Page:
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Appraisal checklist

Performance Appraisal Methods

The performance appraisal is a vital part of the performance management toolkit. When conducted effectively, it enables the employee and their manager to hold a highly constructive, two-way dialogue. This achieves positive results in an engaging way.

The most effective performance appraisals are those that are conducted in a supportive manner and style. This will always bring out the best of an employee and their manager. It may be an annual or bi-annually held meeting, but it should be part of an ongoing review and support structure.

The following performance appraisal methods are designed to help you prepare and structure the performance appraisals you are responsible to conducting:

1. Prepare the employee you will be appraising

Give adequate notice of the performance appraisal review. Explain it will be a two way discussion and encourage the employee to assess their own performance and development by considering some key questions:

  • Employee achievements during the last 12 months – any evidence or examples to refer to?
  • What do they think has gone well and why?
  • What do they think has not gone so well and why?
  • Is there any aspect of the job that they feel could be developed further?
  • Do they feel they have any training or development needs in the future? Do they have aspirations?
  • Are they satisfied with the manager-employee relationship and what support and guidance may they need going forward?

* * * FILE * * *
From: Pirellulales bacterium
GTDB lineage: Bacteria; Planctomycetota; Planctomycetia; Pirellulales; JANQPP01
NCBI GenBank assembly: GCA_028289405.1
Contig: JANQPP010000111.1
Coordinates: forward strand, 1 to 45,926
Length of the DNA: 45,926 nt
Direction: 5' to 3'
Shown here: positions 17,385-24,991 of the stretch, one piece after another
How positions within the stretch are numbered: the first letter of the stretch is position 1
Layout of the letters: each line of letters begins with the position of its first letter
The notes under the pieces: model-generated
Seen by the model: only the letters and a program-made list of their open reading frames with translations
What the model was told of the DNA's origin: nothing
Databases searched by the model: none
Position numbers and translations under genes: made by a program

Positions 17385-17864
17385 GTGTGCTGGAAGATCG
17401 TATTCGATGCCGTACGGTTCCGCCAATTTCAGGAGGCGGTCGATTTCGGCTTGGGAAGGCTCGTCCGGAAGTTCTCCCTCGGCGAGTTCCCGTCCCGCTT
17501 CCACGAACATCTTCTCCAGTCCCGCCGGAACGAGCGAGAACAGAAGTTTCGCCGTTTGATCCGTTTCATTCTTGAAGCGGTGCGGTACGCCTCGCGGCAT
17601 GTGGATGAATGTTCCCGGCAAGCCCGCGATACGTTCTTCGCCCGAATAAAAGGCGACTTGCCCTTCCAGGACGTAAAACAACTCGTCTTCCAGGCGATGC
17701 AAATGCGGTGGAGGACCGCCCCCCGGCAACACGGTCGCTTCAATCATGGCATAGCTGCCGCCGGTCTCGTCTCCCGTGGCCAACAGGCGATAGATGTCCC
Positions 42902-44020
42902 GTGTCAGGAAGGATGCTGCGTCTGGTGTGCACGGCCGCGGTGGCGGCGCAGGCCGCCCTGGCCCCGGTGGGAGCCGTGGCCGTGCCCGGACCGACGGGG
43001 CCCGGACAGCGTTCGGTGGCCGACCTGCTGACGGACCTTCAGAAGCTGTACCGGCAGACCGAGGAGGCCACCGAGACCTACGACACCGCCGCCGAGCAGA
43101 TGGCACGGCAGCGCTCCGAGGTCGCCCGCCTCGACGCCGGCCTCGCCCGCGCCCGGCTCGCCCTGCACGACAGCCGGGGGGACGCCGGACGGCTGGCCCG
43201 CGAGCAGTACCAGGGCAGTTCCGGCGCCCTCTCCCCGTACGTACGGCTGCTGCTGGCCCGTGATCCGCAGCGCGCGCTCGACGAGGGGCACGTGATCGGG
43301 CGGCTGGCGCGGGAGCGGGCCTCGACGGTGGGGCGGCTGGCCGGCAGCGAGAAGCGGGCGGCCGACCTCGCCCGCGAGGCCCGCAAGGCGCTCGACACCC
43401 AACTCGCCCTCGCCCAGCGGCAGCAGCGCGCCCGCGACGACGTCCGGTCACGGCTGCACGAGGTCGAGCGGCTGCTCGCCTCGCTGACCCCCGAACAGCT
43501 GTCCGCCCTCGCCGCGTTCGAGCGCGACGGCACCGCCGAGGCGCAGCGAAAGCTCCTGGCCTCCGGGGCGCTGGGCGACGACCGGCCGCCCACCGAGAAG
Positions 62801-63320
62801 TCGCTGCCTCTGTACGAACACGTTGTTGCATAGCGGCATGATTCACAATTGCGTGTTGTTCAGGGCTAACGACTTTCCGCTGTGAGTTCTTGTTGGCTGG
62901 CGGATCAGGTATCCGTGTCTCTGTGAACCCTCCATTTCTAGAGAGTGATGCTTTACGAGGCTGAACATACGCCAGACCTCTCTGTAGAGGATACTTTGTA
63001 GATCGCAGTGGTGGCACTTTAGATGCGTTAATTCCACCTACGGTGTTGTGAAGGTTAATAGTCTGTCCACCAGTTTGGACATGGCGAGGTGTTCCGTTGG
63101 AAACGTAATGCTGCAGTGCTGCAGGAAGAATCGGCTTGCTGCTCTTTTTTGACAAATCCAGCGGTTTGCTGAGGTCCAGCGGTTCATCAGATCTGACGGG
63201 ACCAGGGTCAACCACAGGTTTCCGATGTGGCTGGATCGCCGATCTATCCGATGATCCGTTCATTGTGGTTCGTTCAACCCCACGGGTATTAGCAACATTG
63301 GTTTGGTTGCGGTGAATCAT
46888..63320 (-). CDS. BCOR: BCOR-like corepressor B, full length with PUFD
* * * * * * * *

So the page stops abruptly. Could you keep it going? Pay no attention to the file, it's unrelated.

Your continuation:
Looking for more help? Try our appraisal training (available in the UK).

2. Prepare yourself fully for the performance appraisal

Assess the employee’s past performance by considering:

  • Their performance since the last meeting. Is there any evidence or examples to refer to?
  • What achievements you can recall have been made over the last year? Ideally you will have records of interim reviews to refer to
  • What additional responsibilities/projects has the employee taken on?
  • What personal observations can I recall of the employee’s behaviour/competencies – the HOW whilst achieving their key responsibilities
  • To what extent have training and development plans been achieved?
  • Have there been any factors outside the employee’s control that have affected performance?
  • What feedback have I received from customers/managers/colleagues that help?
  • How much has the job changed in the past year and does the job description need updating?
  • Consider relevant business objectives for the employee over the next year
  • Reflect on the support you have provided as their manager

3. Arrange a suitable venue for the performance review

Schedule the date and time of performance appraisal meeting considering how much time is needed and the best time of day for the employee with sufficient notice. Arrange the most conducive venue for the meeting ensuring privacy, no interruptions and a relaxed environment.

4. Schedule time for documentation

Ensure you schedule adequate time for documenting the performance appraisal meeting whilst the discussion is fresh in your mind and you can make sense of the notes you have taken.

5. Introduce the performance appraisal meeting